Syrian activists building the new Syria
Amnesty International UK recently hosted 16 leading activists from the Syrian Non Violence Movement (SNVM). They came for an intensive 2 day training session in our Human Rights Action Centre. The all day sessions were on “campaign strategy” and “campaigns organisation.
This training is part of AIUKs long term transition work in Syria. A key focus for us is to see activists from Syria empowered and mobilised to meet shared campaigning objectives, take our shared human rights messages out to a wider audience and be better enabled to defend their own and others rights.
Key areas Amnesty is pressing to ensure any transition is effective and includes core human rights measures are on equality and non-discrimination, security sector reform, rule of law and human rights education.
A longer term aim for the SNVM is that they will be in a position to open a head office in Syria when the conditions are right.
I’ve been working with them since late 2011. Their members have spoken at our Trafalgar Square MENA rally in February 2012, given the keynote address at our Annual General Meeting in May 2012, student conferences, local Amnesty groups and all 3 main political party conferences in the UK. Their members have also been featured in several Amnesty press releases. See here, here and here.
A lot of this training, advice and future work with the SNVM (and several other Syrian groups & individuals) is about developing organisational strategy and strength, including for campaigning and growth.
Regardless of what happens in Syria, an active, strong and independent civil society (whether over ground or underground) is critical – this is part of that work.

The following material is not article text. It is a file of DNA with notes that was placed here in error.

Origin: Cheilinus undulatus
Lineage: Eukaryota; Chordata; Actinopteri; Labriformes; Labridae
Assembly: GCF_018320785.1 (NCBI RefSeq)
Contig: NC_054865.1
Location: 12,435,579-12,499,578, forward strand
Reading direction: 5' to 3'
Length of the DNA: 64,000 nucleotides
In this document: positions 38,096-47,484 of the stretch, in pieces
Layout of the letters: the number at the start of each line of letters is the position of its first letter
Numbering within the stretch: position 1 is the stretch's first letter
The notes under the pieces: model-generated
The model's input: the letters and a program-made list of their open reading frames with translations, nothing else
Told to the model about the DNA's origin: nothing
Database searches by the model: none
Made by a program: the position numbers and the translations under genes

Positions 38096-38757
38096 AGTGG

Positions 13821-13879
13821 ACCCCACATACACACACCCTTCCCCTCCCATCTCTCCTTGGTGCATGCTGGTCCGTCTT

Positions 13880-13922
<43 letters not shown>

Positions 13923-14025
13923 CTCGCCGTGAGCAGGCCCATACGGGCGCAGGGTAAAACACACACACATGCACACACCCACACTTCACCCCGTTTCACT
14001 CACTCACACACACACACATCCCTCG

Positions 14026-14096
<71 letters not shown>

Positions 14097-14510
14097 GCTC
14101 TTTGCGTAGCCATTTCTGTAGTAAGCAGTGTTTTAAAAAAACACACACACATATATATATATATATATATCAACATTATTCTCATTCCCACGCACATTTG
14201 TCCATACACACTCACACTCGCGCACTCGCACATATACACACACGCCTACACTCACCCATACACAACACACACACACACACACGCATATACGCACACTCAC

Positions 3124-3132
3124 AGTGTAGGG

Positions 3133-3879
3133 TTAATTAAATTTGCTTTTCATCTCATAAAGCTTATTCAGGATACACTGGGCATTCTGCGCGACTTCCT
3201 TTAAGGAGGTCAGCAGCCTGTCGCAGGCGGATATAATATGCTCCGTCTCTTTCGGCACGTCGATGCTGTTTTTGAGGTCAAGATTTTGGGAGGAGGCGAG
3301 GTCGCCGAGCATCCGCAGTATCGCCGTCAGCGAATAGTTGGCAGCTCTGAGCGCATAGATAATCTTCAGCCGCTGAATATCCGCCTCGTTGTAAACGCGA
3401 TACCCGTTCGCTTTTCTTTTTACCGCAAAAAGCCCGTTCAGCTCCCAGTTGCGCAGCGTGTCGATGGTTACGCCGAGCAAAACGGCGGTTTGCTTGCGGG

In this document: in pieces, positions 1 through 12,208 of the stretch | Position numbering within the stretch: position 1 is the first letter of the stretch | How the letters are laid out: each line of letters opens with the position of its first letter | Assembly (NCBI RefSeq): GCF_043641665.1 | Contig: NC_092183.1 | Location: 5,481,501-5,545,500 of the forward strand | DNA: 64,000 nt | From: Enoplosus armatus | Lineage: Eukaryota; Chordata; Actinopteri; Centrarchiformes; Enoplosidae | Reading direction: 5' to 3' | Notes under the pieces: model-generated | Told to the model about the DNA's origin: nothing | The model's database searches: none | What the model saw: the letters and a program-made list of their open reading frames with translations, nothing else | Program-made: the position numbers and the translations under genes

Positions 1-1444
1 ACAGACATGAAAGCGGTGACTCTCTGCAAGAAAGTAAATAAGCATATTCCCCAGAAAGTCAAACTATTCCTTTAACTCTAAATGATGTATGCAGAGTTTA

The process of emancipation, empowerment and enlightenment will take many years in Syria and individuals in the SNVM are some of those pushing that change process forward. They are certainly not the only ones and I'll soon be writing on a SNVM mapping project of the huge and diverse range of non violent resistance in Syria. It's not the sort of thing which makes news headlines but it is certainly the stuff which will help make a new and better Syria.
So it was a real honour to spend such time with them, all together in the same place as opposed to communications just being via skype or email.
I’ll certainly be writing more in the coming days and weeks on this developing relationship and posting videos of SNVM members talking about their own plans and hopes for a new Syria - a Syria based on human rights and dignity for all.
Our blogs are written by Amnesty International staff, volunteers and other interested individuals, to encourage debate around human rights issues. They do not necessarily represent the views of Amnesty International.